A London conference on Monday told the Nigerian government to upscale its investment in education to pull the West African country out of endemic poverty.
Speaking at a colloquium, marking Nigeria’s 62nd Independence, the keynote speaker, Mrs Ibironke Adeagbo, said that Nigeria could only turn the corner if adequate investment was made in education.
Adeagbo is a Chartered Accountant and Chief Executive Officer of the UK charity, IA-Foundation, which is active in Nigeria.
According to her, Nigeria has not been able to fund education adequately over the years, in spite of its position as Africa’s top economy and crude oil exporter.
She said that in spite of the rich natural endowments of the country, which is also Africa’s most populous nation, the country had continued to wallow in poverty and underdevelopment after 62 years of independence.
Citing the worrisome statistics released recently by UNESCO that 20.2 million children in Nigeria were currently out of school, Adeagbo said that no magic would make economic development to foster in the country.
“We have 20.2 million children who are not in school in Nigeria, ranking among India and Pakistan — how can our economy grow? Education and economic development go hand-in-hand.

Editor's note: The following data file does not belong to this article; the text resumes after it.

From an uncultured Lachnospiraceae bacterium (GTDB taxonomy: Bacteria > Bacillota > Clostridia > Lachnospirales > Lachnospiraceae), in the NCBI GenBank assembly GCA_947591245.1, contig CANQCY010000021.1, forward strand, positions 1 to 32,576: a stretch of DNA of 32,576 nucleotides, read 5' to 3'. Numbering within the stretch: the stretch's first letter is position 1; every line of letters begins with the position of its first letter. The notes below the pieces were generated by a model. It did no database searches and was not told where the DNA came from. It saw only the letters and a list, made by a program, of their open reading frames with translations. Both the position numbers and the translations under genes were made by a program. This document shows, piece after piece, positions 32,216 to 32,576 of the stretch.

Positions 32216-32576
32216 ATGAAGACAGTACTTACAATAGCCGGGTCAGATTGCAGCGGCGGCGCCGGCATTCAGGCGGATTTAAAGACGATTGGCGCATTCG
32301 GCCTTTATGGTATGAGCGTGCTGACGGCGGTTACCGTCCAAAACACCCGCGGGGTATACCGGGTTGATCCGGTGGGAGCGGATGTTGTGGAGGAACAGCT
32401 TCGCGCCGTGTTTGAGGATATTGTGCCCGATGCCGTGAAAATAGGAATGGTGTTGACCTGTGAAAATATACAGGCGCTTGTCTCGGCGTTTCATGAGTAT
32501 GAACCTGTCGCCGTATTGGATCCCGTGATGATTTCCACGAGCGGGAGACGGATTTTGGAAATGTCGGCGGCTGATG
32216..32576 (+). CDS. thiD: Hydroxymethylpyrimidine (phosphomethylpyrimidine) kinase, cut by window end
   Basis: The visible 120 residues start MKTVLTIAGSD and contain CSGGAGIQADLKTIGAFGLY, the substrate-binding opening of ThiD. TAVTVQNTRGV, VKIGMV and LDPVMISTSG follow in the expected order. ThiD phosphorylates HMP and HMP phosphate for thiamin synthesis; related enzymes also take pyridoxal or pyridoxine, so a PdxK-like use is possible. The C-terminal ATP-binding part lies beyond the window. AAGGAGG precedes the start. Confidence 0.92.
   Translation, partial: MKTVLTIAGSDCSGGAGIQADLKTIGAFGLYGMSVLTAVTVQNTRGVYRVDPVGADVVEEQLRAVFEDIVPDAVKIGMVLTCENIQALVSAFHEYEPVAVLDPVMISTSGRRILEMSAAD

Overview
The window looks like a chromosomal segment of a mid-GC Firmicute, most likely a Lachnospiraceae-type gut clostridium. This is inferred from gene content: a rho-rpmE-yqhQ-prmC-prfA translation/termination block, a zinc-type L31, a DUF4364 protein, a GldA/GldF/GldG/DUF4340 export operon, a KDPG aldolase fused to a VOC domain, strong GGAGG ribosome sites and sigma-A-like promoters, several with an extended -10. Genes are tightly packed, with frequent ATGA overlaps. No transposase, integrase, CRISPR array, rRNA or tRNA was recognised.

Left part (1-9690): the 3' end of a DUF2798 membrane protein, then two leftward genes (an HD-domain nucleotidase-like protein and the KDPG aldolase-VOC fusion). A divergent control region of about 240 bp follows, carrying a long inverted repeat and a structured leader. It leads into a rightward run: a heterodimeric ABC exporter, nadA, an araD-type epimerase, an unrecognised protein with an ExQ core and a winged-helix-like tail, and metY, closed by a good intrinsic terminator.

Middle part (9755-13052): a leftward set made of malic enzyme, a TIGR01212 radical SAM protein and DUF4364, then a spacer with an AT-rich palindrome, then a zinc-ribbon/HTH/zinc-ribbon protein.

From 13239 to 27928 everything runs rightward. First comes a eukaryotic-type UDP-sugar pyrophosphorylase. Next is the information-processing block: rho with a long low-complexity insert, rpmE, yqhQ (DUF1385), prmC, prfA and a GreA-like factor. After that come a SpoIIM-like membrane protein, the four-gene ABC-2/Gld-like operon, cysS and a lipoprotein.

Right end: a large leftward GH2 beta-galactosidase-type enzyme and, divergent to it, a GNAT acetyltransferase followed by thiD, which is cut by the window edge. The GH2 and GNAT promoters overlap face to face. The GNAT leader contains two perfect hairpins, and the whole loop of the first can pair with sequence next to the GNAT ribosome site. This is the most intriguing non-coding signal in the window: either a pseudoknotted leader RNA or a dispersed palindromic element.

“The huge number of out-of-school children in Nigeria is negatively impacting the nation’s economy and the standard of living of the people,’’ she added.
The child’s rights advocate argued that the high rate of children who cannot access quality education is also responsible for the festering insecurity in the country.
According to her, insecurity in the country has been hampering economic development and pushing many people in the vast nation into desperate want and poverty.
She charged the Federal Government to rise to the challenge of getting its citizens to embrace quality education “because the more educated people are the better their chances of building the economy’’.
Adeagbo decried what she described as the prevailing poor state of Nigeria’s education system, saying that it was characterized by distorted learning, poor infrastructure, unqualified teachers and incessant strikes.
The IA-Foundation founder argued that the way out was for Nigeria to increase its budgetary allocation to education year-on-year and also introduce policies that would make education attractive to citizens.
“Parents, who fail to send their children to school should be punished to make everyone to benefit from the education opportunities offered by the government,’’ she stated.
According to her, Nigeria needs to invest in human capital development through formal and informal education and ensure that education takes its pride of place.
Adeagbo said that IA-Foundation, had been doing its utmost to be part of the solution of the crisis in the education sector in Nigeria through street campaigns to bring children back to classrooms.
“We currently have many children that we have taken off the streets in Lagos, Abuja, Kwara, Delta, Oyo State and Ogun.
“We have been to IDP camps and schools of the blind and disabled to distribute learning materials and we are doing our best to ensure that we remove the barriers to accessing quality education,” she said.